EXAMPLE 9

A unidirectional fiber-reinforced resin prepreg tape like that in Example 8 was coated with Upilex U-PIP Type R thermoplastic polyimide resin powder. Composites were made from these prepregs as in Example 8 and tested for CSAI. The CSAI test results were 47.3 ksi for the composite made with powdered thermoplastic and 41.4 ksi for the control.

EXAMPLE 10

Composites were made and tested as in Example 8 in all respects except the fiber-reinforced resin prepreg is Cycom 1827 prepreg made from a thermosetting epoxy resin and HTA-7 graphite fiber. The composite made with the thermoplastic powder coated prepreg had CSAI of 34.9 ksi and UNI COMP WET at 200° F. of 218.4 ksi. For the control composite CSAI was 32.6 ksi and UNI COMP WET at 200° F. was 160.6 ksi.

EXAMPLE 11

A unidirectional fiber-reinforced resin prepreg tape is made using the thermosetting matrix resin formula described in Example 4 with the exception that instead of 12 parts ULTEM resin, 54 parts by wt of Victrex 4800P thermoplastic polyethersulfone resin is substituted. As the reinforcing fiber, Toho HTA-7 graphite fiber is used. Resin and fiber weights in the prepreg are the same as in Example 4. For applying thermoplastic particles to the surface of the prepreg, a mixture is made of 36% by wt of the Torlon 4000 TF thermoplastic powder described in Example 8 and 64% by wt of the thermosetting matrix resin. A film of this mixture is coated on release paper at 39 grams resin mix per square meter. This film is transferred to one surface of the prepreg and the coated prepreg is laminated into a composite for testing CSAI as in Example 8. A control composite is made from the same prepreg without the film coating. A composite from the coated prepreg has CSAI of 50.8 ksi and the control composite has CSAI of 42.4 ksi.

In the foregoing examples the fiber-reinforced prepregs were already made before the particulate thermoplastic coating was applied to the prepreg surface. Another method for making a prepreg with thermoplastic resin particles at the surface is to incorporate the resin particles into the matrix thermosetting resin which is to be used for impregnating a fiber web to make a prepreg. On application of this resin mixture to the fiber web to make the prepreg, the fluid thermosetting resin permeates the fiber web but the thermoplastic particles do not penetrate the web and they are concentrated in a thin resin layer outside the web at the surface of the prepreg. This method is illustrated in the following example.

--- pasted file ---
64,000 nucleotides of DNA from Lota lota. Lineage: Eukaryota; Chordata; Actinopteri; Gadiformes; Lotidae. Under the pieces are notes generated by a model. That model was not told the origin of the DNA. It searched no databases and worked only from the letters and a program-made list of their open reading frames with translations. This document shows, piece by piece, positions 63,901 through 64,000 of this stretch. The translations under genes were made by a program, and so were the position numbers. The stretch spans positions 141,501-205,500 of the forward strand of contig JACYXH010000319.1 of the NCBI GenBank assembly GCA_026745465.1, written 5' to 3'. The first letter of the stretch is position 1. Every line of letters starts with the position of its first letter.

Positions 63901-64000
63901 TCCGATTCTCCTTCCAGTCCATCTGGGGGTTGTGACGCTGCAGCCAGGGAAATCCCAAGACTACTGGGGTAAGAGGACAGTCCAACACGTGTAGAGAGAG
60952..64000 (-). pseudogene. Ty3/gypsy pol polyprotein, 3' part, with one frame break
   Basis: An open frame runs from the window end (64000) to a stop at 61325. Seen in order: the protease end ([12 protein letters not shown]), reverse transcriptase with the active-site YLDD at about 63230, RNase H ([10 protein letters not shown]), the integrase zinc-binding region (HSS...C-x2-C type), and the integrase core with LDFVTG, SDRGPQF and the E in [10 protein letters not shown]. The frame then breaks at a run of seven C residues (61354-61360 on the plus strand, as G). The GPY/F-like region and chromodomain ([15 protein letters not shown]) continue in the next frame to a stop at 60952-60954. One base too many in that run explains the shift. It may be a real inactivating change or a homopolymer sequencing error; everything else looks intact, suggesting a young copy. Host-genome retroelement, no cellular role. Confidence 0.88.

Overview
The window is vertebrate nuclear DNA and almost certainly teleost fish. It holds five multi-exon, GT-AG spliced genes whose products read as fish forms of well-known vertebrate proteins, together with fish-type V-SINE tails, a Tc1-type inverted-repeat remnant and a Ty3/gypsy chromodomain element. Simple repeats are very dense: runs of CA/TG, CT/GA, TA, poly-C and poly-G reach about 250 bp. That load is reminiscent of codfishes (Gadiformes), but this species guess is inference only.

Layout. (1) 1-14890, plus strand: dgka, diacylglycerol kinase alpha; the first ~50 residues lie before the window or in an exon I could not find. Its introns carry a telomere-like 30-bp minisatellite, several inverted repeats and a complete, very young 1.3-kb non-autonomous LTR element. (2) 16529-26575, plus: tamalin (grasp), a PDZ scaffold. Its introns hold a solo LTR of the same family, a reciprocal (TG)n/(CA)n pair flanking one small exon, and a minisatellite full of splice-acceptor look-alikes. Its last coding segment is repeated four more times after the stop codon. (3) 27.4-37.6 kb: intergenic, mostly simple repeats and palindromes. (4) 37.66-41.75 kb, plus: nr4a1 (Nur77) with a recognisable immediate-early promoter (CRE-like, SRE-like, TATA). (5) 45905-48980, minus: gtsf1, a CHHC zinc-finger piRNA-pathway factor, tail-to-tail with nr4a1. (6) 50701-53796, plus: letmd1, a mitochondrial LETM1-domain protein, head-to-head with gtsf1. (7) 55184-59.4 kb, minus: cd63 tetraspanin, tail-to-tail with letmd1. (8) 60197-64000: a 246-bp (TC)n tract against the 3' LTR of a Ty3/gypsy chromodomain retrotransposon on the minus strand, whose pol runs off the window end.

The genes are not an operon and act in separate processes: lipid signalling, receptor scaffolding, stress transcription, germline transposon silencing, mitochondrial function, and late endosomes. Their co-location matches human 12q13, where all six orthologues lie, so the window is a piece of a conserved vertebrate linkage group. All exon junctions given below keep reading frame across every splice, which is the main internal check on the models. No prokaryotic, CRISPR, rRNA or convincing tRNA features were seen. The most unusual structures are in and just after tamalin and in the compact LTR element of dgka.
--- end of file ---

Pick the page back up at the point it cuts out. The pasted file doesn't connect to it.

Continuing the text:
EXAMPLE 12

To the matrix resin formulation described in Example 4 is added four percent by weight of Upilex R thermoplastic resin particles. The formulation is thoroughly mixed and coated on release paper at resin weight of 93 grams per square meter. Onto this resin film are laid parellel tows of Amoco T-300 graphite fiber, 12,000 filaments per tow, to make fiber weight of 145 grams per square meter. The fiber tows are roll-pressed into the resin films at 100° C. to form a fiber-reinforced resin prepreg. Similarly other prepregs are made using resin formulations with 7 and 10 percent by wt of the Upilex R resin particles, and with no added resin particles. Composites for testing G2c are made and tested as in Example 1 from each of these prepregs. The measured G2c for the control composite made with no thermoplastic particles is 5.94 in.-lb./in. For composites made from the formulations containing 4, 7, and 10% of Upilex R particles, the G2c values are 7.64, 9.42, and 10.5 in.-lb./sq. in., respectively. Microscopic examination of cross sections of the composites reveals discrete resin layers separating fiber layers at the planes where resin particles had been concentrated near the prepreg surfaces. No particles were seen in the fiber webs. At the particle loadings that were tested, toughness of the composites was increased as the proportion of thermoplastic particles in the resin was increased.

Patent Citations
Cited PatentFiling datePublication dateApplicantTitle
US4604319 *Jun 1, 1984Aug 5, 1986American Cyanamid CompanyThermoplastic interleafed resin matrix composites with improved impact strength and toughness
US4957801 *May 17, 1989Sep 18, 1990American Cyanamid CompanyAdvance composites with thermoplastic particles at the interface between layers
Referenced by
Citing PatentFiling datePublication dateApplicantTitle
US5434226 *Jan 28, 1994Jul 18, 1995Ciba-Geigy CorporationEpoxy resin toughened with a polyether sulfone and polyarylsulfidesulfone
US5496602 *Nov 22, 1994Mar 5, 1996Dow-United Technologies Composite Products, Inc.Low resin content unidirectional fiber tape
US5985431 *Dec 4, 1995Nov 16, 1999Toray Industries, Inc.Prepreg, and a fiber reinforced composite material
US6063839 *May 9, 1996May 16, 2000Toray Industries, Inc.Prepreg of reinforcing fibers, epoxy resins, crosslinked rubber particles and curing agent
US6265333Dec 1, 1998Jul 24, 2001Board Of Regents, University Of Nebraska-LincolnDelamination resistant composites prepared by small diameter fiber reinforcement at ply interfaces
US6406785Jun 23, 1999Jun 18, 2002Schlegel CorporationWeatherseal having a contact layer with thermoplastic particles in a thermoset carrier
US6413052 *Aug 15, 2000Jul 2, 2002Hamilton Sundstrand CorporationAnti-fretting washer for flange joints